How Osborne's benefits cuts will hit the disabled

Disability campaigners accuse Osborne of misleading the public over his welfare cuts.

In his Autumn Statement, George Osborne sought to give the impression that he had protected the disabled from his benefits cuts. He told the Commons:

We will support the vulnerable.

So carer benefits and disability benefits, including disability elements of tax credits, will be increased in line with inflation

The Chancellor went on to announce that working age benefits would be uprated by just one per cent for the next three years. But what he didn't say is that more than half a million disabled people rely on one of these benefits - the Employment and Support Allowance (introduced as a replacement for Incapacity Benefit) - for their income. Today's Times (£) has an important report on how disability campaigners have responded.

Steve Winyard, co-chairman of the Hardest Hit Coalition, made up of 90 charities and campaign groups, told the paper: "The Chancellor’s statement that he will protect disabled people from welfare cuts is utterly misleading.

"It does not reflect the reality for thousands of disabled people who are already facing barriers to getting into work and education. Cuts to the support they depend upon risk pushing them into poverty, debt and isolation." The disabled stand to lose £400 over the next three years from the real-terms cut in ESA.

Paralympian Tanni Grey-Thompson said: "The people who can least afford appear to be getting hit again."

As Labour contemplates whether to vote against Osborne’s Welfare Uprating Bill (the bill, which is not necessary to introduce the below-inflation rise, is intended as a political trap for Miliband's party), the news that Osborne's cuts will affect the disabled could provide a useful line of attack. In addition to pointing out that the Chancellor is hitting "the strivers" - 60 per cent of the cuts will fall on working families - Labour can now argue that he's hitting the most vulnerable too.

Chancellor George Osborne promised that he would "support the vulnerable" in his Autumn Statement. Photograph: Getty Images.

George Eaton is political editor of the New Statesman.

Photo: Getty Images
Show Hide image

The Fire Brigades Union reaffiliates to Labour - what does it mean?

Any union rejoining Labour will be welcomed by most in the party - but the impact on the party's internal politics will be smaller than you think.

The Fire Brigades Union (FBU) has voted to reaffiliate to the Labour party, in what is seen as a boost to Jeremy Corbyn. What does it mean for Labour’s internal politics?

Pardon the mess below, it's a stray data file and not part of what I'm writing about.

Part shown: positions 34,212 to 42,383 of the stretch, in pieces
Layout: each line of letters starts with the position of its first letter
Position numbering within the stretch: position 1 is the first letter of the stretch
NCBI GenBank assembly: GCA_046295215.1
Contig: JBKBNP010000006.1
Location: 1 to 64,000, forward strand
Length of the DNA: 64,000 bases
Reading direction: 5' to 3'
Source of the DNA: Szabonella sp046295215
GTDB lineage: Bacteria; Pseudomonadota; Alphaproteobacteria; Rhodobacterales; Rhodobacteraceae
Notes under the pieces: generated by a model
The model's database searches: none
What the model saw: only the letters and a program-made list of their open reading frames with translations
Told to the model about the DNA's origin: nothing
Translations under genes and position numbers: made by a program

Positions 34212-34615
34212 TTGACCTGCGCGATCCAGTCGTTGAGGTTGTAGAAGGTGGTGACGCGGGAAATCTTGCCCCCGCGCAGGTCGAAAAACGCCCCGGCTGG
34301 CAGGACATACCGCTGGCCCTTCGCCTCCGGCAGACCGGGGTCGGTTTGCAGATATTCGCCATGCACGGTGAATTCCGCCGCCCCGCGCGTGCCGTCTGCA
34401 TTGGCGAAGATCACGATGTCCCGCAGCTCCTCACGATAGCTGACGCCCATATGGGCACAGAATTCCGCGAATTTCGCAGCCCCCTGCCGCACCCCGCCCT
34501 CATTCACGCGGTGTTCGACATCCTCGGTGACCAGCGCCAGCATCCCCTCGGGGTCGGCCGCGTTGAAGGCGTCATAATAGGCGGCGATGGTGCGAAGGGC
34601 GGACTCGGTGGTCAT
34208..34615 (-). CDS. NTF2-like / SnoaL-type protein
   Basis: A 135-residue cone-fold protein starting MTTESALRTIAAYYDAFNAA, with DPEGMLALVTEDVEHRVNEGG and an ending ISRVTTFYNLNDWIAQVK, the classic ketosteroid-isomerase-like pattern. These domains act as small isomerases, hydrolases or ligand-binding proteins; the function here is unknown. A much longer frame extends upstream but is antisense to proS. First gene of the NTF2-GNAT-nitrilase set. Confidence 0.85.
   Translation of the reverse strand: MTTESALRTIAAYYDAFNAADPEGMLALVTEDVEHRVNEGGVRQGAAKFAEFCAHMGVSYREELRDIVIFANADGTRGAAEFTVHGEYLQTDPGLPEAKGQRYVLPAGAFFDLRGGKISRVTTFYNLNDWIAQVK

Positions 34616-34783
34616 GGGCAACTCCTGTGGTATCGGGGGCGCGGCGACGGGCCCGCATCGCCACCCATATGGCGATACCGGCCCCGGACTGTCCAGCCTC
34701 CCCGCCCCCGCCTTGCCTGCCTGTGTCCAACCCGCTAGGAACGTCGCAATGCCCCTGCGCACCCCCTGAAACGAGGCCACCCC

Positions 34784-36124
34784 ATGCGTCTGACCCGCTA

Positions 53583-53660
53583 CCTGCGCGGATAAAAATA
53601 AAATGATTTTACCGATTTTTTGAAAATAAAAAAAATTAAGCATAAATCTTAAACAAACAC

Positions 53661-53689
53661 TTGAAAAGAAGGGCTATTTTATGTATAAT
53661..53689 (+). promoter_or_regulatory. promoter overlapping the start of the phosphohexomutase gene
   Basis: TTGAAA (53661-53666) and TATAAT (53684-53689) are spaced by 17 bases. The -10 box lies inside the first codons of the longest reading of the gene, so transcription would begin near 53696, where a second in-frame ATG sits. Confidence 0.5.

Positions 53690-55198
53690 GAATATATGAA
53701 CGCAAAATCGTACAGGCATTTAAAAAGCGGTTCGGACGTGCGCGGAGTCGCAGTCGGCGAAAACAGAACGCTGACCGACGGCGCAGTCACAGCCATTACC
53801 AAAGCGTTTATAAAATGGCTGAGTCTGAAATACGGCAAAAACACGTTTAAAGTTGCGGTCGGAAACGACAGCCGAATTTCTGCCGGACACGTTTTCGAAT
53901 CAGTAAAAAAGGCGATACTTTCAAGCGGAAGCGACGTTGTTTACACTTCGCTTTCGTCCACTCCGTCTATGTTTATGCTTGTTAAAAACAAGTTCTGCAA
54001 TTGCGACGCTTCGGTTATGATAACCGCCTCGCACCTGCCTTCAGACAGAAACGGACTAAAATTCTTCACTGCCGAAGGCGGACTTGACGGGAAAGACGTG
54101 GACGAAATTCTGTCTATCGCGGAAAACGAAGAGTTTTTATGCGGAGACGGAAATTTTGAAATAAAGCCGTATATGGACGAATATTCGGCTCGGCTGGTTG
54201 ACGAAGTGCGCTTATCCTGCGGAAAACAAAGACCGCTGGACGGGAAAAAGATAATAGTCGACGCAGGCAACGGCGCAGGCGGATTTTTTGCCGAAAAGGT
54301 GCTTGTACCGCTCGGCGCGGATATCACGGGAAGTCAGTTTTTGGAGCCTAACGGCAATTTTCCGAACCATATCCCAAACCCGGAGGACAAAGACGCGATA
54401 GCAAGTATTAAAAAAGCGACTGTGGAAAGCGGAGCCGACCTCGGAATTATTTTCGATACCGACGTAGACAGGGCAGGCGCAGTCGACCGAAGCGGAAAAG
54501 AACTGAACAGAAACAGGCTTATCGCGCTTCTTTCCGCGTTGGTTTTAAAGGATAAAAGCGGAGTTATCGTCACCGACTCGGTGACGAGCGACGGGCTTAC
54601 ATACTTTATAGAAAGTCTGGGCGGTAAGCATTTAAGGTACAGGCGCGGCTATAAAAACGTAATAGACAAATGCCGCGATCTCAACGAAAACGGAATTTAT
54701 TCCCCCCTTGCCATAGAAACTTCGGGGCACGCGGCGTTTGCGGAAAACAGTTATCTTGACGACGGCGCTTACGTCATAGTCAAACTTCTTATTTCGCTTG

Firstly, technically, the FBU has never affliated before as they are notionally part of the civil service - however, following the firefighters' strike in 2004, they decisively broke with Labour.

The main impact will be felt on the floor of Labour party conference. Although the FBU’s membership – at around 38,000 – is too small to have a material effect on the outcome of votes themselves, it will change the tenor of the motions put before party conference.

The FBU’s leadership is not only to the left of most unions in the Trades Union Congress (TUC), it is more inclined to bring motions relating to foreign affairs than other unions with similar politics (it is more internationalist in focus than, say, the PCS, another union that may affiliate due to Corbyn’s leadership). Motions on Israel/Palestine, the nuclear deterrent, and other issues, will find more support from FBU delegates than it has from other affiliated trade unions.

In terms of the balance of power between the affiliated unions themselves, the FBU’s re-entry into Labour politics is unlikely to be much of a gamechanger. Trade union positions, elected by trade union delegates at conference, are unlikely to be moved leftwards by the reaffiliation of the FBU. Unite, the GMB, Unison and Usdaw are all large enough to all-but-guarantee themselves a seat around the NEC. Community, a small centrist union, has already lost its place on the NEC in favour of the bakers’ union, which is more aligned to Tom Watson than Jeremy Corbyn.

Matt Wrack, the FBU’s General Secretary, will be a genuine ally to Corbyn and John McDonnell. Len McCluskey and Dave Prentis were both bounced into endorsing Corbyn by their executives and did so less than wholeheartedly. Tim Roache, the newly-elected General Secretary of the GMB, has publicly supported Corbyn but is seen as a more moderate voice at the TUC. Only Dave Ward of the Communication Workers’ Union, who lent staff and resources to both Corbyn’s campaign team and to the parliamentary staff of Corbyn and McDonnell, is truly on side.

The impact of reaffiliation may be felt more keenly in local parties. The FBU’s membership looks small in real terms compared Unite and Unison have memberships of over a million, while the GMB and Usdaw are around the half-a-million mark, but is much more impressive when you consider that there are just 48,000 firefighters in Britain. This may make them more likely to participate in internal elections than other affiliated trade unionists, just 60,000 of whom voted in the Labour leadership election in 2015. However, it is worth noting that it is statistically unlikely most firefighters are Corbynites - those that are will mostly have already joined themselves. The affiliation, while a morale boost for many in the Labour party, is unlikely to prove as significant to the direction of the party as the outcome of Unison’s general secretary election or the struggle for power at the top of Unite in 2018. 

Stephen Bush is editor of the Staggers, the New Statesman’s political blog.